Mohn, Carina: Relevance of glutathione and MRP-mediated efflux for platinum resistance. - Bonn, 2013. - Dissertation, Rheinische Friedrich-Wilhelms-Universität Bonn.
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author = {{Carina Mohn}},
title = {Relevance of glutathione and MRP-mediated efflux for platinum resistance},
school = {Rheinische Friedrich-Wilhelms-Universität Bonn},
year = 2013,
month = sep,

note = {Therapeutic resistance towards platinum complexes is a multicausal interaction of diverse mechanisms. This project aimed to reveal the role of GSH and MRP-mediated efflux. Elevated GSH content, formation of platinum-GSH adducts and their efflux via MRP2 has been suggested to be associated with platinum resistance in many cases. In this project the impact of GSH and MRP-mediated efflux was investigated in two human cancer cell lines and their cisplatin- or oxaliplatin-resistant variant. The experiments focused on the platinum complex oxaliplatin as there is only limited research on the contribution of GSH and MRP mediated efflux to oxaliplatin resistance so far.
The results of this project indicate that GSH is associated with oxaliplatin cytotoxicity but not with oxaliplatin resistance. Depletion of GSH resulted in an increase of sensitivity towards oxaliplatin but did not affect platinum accumulation in human tumor cells. However, GSH depletion did not overcome oxaliplatin resistance and also incubating cells with oxaliplatin did not result in alterations of GSH content. ESI-MS was applied as a method for detection and structural analysis of platinum GSH adducts. Furthermore, chemical structures of one oxaliplatin-GSH and two cisplatin-GSH adducts could be identified. The formation of intracellular platinum-GSH adducts is probable but still has to be confirmed in human cancer cells.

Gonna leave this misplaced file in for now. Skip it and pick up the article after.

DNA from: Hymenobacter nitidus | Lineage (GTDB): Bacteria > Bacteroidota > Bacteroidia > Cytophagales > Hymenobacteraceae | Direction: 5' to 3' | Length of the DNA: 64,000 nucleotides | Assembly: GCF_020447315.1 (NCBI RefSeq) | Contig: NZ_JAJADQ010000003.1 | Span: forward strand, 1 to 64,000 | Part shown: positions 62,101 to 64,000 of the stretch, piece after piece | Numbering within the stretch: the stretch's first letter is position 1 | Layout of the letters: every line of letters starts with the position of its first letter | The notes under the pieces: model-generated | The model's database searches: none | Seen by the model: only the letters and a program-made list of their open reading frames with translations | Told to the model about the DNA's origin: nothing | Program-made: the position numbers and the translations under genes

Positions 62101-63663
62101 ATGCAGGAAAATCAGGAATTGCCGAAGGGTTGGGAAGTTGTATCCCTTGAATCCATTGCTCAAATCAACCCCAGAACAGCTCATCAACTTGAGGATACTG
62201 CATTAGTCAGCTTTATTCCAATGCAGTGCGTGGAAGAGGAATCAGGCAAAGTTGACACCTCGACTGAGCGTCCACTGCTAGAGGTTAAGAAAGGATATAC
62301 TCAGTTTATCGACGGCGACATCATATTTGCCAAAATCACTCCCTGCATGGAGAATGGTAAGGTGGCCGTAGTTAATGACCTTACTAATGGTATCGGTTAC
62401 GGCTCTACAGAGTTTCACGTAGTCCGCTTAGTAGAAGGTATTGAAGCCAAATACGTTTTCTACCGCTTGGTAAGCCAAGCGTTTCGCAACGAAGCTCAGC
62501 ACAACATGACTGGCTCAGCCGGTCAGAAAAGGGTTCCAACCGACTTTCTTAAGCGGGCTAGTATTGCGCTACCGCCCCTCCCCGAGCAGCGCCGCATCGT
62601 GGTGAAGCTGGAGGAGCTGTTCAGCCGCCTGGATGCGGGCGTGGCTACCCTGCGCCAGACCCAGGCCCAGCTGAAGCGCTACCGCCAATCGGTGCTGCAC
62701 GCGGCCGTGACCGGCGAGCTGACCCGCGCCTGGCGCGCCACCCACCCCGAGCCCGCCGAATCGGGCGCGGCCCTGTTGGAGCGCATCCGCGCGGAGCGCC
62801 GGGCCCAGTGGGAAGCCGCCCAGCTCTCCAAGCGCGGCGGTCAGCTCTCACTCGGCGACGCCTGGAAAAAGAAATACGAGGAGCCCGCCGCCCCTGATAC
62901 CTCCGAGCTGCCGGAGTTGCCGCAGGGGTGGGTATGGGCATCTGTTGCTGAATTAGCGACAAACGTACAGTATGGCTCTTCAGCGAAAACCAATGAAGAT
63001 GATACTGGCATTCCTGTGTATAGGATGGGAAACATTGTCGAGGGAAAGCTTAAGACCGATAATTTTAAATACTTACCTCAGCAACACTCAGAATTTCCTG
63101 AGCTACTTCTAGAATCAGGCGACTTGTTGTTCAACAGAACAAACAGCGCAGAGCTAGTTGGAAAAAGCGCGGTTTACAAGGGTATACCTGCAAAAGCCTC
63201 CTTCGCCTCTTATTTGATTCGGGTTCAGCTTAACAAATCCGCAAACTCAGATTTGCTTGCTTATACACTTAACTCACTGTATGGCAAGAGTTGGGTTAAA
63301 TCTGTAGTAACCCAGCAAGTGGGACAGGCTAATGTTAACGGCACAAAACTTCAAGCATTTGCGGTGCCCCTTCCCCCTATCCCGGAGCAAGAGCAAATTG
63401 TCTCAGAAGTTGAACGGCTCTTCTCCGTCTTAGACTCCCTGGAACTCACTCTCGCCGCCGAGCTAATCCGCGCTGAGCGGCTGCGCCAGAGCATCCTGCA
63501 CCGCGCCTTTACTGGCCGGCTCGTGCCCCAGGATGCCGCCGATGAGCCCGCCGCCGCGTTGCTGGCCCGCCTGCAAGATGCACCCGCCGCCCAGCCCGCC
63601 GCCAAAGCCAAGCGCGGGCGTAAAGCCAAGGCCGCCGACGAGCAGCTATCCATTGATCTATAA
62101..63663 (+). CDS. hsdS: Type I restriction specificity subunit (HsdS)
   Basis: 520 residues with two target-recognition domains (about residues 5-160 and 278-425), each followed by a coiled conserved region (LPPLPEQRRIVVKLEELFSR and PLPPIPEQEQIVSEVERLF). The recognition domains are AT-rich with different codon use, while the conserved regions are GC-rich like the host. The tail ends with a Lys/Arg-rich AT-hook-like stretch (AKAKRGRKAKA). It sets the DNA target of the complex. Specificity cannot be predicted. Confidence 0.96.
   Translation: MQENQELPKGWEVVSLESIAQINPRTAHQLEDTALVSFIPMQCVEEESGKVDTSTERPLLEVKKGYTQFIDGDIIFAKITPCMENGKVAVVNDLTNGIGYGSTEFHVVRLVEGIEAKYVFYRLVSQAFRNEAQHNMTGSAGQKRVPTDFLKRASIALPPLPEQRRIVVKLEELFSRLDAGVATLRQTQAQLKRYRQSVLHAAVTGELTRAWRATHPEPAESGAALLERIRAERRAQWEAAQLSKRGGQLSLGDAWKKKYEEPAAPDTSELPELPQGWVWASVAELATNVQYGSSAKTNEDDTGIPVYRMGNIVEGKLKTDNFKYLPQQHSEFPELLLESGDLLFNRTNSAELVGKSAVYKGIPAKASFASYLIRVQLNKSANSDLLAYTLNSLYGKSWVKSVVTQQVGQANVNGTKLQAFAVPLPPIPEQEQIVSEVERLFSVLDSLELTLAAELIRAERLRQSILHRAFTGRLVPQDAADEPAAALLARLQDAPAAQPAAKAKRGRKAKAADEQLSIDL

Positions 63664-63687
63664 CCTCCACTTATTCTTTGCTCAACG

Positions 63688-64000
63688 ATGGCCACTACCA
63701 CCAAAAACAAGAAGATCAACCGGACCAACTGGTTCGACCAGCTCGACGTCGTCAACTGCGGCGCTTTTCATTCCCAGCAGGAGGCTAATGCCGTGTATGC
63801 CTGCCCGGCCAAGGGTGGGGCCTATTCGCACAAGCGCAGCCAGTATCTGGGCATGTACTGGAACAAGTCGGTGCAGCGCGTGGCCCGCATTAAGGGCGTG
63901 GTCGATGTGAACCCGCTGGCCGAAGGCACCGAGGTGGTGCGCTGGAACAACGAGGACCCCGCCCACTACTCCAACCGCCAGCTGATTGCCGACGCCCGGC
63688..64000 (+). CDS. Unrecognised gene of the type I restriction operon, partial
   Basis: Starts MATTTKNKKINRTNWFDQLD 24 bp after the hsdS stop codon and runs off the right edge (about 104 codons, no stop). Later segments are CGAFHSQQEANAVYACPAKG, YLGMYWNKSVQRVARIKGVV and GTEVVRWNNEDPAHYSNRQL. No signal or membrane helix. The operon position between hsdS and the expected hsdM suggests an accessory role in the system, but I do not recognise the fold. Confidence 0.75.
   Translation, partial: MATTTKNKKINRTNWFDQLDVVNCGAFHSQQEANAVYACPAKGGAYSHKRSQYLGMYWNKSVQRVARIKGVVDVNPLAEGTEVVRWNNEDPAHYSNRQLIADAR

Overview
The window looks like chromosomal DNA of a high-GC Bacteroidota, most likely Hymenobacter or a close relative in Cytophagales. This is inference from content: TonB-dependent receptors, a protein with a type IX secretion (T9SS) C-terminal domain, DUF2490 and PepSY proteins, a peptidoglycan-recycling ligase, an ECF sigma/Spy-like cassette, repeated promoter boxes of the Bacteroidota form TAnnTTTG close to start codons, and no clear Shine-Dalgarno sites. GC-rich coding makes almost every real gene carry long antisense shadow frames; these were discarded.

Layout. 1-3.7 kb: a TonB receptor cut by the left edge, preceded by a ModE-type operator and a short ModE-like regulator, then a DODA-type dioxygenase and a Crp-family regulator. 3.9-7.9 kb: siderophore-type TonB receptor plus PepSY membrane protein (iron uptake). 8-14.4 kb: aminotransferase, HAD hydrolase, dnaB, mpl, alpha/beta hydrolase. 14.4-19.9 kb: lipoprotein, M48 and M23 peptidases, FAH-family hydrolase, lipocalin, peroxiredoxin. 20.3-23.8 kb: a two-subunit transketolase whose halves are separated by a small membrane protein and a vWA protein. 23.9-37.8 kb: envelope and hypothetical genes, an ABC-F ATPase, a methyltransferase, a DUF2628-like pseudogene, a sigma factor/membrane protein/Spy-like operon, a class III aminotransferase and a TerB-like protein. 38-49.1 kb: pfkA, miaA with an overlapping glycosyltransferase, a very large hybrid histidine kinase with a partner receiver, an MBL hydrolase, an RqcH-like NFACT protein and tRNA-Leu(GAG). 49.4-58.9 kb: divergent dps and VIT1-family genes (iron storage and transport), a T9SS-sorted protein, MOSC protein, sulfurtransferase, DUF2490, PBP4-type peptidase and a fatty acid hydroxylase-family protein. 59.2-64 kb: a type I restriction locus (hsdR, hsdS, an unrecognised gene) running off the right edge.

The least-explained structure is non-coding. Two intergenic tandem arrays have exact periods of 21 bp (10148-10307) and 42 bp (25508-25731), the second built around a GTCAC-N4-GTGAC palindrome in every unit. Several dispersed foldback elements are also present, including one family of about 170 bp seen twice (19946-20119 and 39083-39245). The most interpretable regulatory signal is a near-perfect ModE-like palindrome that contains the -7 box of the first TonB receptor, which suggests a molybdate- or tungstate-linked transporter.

Platinum accumulation was found to be increased after combined incubation of oxaliplatin or cisplatin with MRP modulators in cells expressing detectable levels of MRP2. Thus an efflux of cisplatin and oxaliplatin via MRP in the cells investigated is likely. But as GSH depletion did not affect platinum accumulation, the efflux does not seem to depend on GSH. In the case of oxaliplatin, DNA platination was also assessed and augmented accumulation was associated with an increase of platinated DNA. Despite these findings, MRP modulator co incubation did not result in sensitization towards oxaliplatin and hence a direct association of MRP-mediated efflux and platinum resistance could not be shown. Moreover, oxaliplatin itself did not modulate MRP1- and/or MRP2-mediated efflux.
In summary, this project contributes to the knowledge of the relevance of GSH and MRP mediated efflux in platinum resistance. Based on the results cellular GSH content is associated with oxaliplatin cytotoxicity but not with oxaliplatin resistance. Results also suggest that oxaliplatin as well as cisplatin are likely to be transported by MRP1 and/or MRP2. However, MRP-mediated efflux does not seem to play a role in oxaliplatin resistance.},

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